BY ARAM KOUYOUMDJIAN
Over the past five years, the Hamazkayin Theatre Company has been slowly carving out for itself a niche role as the purveyor of Armenian-language plays for young audiences. Its efforts began with “The Secret of the Flower Pot” in 2016, followed by “The Adventures of Chigareli” last year. Hamazkayin productions offer mostly daytime performances attended by students of local Armenian schools as part of cultural field trips, along with one or two evening or weekend performances for broader audiences.
Hamazkayin’s most recent offering, “Dern ou Dzaran” (The Master and the Servant), which played at the Colony Theatre in Burbank during the week of February 17, was the organization’s most assured outing yet. What the production lacked in polish, it certainly made up in exuberance.
Adapted from a tale by Hovhannes Tumanyan, a prominent Armenian writer of the late 19th and early 20th centuries, “Dern ou Dzaran” concerns a pair of orphaned brothers, one of whom, Hamo, is taken on by the village bigwig, Garabet “agha,” as a servant. The terms of the deal include a provision that if either party – the master or the servant – is provoked to anger against the other, he will incur a penalty of 1,000 coins.
From the get-go, Hamo suffers at the hands of Garabet and his haughty wife, Nunufar, who work him to the point of collapse. Unable to endure this merciless treatment, Hamo erupts in anger toward his master, triggering the agreement’s penalty clause. Without the money to pay the exorbitant sum and facing the prospect of unpaid servitude, Hamo runs away.
Soon after, Hamo’s brother, Saro, accepts the agha’s challenge and enters his service. Quickly enough, Saro proves to be Hamo’s opposite: lazy, indifferent, and intent on turning the master-servant arrangement upside-down, manipulating the agha to anger, and revenging his brother’s mistreatment in the process.
I must admit that prior to seeing the production, its premise had me somewhat wary. This central construct of a master-servant relationship sounded not just dated but rather out of step with our times. Fortunately, the adaptation by Vigen Stepanyan exuded an altogether modern sensibility and even indulged a bit of meta-theatricality in the form of a pair of clowns providing narration and witty commentary on the action.
Lamentably enough, the production’s power dynamics proved resonant of our times as well, capturing the imbalance between the haves and the have-nots, whereby economically disenfranchised masses are beholden to mega-rich elites. Listening to Hamo ask the agha how he’s supposed to pay a penalty he can’t afford, one could not help conjuring up its modern-day equivalents: financially strapped members of society incurring extra charges for overdrawn bank accounts and interest rate hikes for late payments on credit cards.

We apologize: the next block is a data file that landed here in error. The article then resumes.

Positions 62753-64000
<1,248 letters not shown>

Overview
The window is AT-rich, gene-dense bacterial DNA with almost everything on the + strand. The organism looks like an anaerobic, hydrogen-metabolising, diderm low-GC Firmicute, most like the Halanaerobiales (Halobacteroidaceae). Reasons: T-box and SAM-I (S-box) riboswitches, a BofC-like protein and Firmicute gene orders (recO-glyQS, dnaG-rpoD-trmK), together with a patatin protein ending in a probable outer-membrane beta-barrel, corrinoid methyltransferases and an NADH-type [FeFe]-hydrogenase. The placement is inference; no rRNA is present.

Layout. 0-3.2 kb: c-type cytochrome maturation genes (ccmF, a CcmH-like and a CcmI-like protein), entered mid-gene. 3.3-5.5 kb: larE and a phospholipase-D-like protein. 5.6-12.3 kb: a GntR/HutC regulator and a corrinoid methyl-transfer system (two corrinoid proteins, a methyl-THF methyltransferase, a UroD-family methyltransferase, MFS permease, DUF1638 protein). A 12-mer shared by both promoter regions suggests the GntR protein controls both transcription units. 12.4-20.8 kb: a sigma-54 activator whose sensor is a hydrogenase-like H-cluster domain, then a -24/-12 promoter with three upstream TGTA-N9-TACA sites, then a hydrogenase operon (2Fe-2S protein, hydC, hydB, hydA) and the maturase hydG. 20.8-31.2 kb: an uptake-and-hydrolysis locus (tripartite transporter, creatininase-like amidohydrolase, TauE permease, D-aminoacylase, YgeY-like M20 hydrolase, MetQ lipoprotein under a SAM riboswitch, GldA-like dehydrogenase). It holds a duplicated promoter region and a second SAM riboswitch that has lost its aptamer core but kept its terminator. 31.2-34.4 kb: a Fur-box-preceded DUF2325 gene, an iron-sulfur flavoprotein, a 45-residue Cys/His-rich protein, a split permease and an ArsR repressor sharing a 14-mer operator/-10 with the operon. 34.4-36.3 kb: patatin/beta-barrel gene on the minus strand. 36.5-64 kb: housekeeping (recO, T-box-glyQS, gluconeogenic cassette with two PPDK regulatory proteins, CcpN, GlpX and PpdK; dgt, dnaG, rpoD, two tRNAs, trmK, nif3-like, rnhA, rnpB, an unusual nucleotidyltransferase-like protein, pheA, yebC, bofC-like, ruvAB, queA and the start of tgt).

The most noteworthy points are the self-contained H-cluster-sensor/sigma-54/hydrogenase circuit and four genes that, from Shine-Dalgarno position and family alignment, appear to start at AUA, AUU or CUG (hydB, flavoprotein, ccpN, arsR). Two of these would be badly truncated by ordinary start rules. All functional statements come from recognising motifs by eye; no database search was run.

While these profound themes reverberated through the production, they hardly weighed down the action, thanks to Gohar Karapetyan’s lively and upbeat staging, and helped along by Shoushig Arslanian’s vibrant costumes. Injected with humor and peppered throughout with songs, the production had the feel of a musical in which Armenian folk dancing meets the Broadway chorus number.
“Dern ou Dzaran” was often too ambitious for its cast, which featured several unseasoned members, but they were uniformly committed to their roles and brimmed with both energy and a sense of joy. At the performance I attended, the young audience was rapt for the entirety of the show’s hour-long duration, neither fidgeting in their seats nor whispering distractedly.
Karapetyan had indeed assembled a uniformly engaging cast, with noteworthy performances both in major roles (Jacque Armoudikian as one of the entertaining clowns) and supporting parts (an expressive Armine Jarahian as a flower vendor). A cohesive quartet at the center of the play, however, was key to its success: Alex Kassamanian brought an authentic innocence to Hamo, while Levon-Shant Demirjian lent Saro the right dose of mischief. Vatche Markarian was appropriately buffoonish as the agha, but it was Maral Nashalian-Arsenian who stole many a scene as the delectably villainous Nunufar.
I remain hopeful that the Hamazkayin Theatre Company will become more than the producer of an annual play, rather an incubus for the development of new works that speak to the coming generations of Armenian theatergoers and a training ground for promising performers who can tackle ever-more-challenging projects.
Aram Kouyoumdjian is the winner of Elly Awards for both playwriting (“The Farewells”) and directing (“Three Hotels”). He won a Broadway World L.A. Award for directing his latest work, “Constantinople.”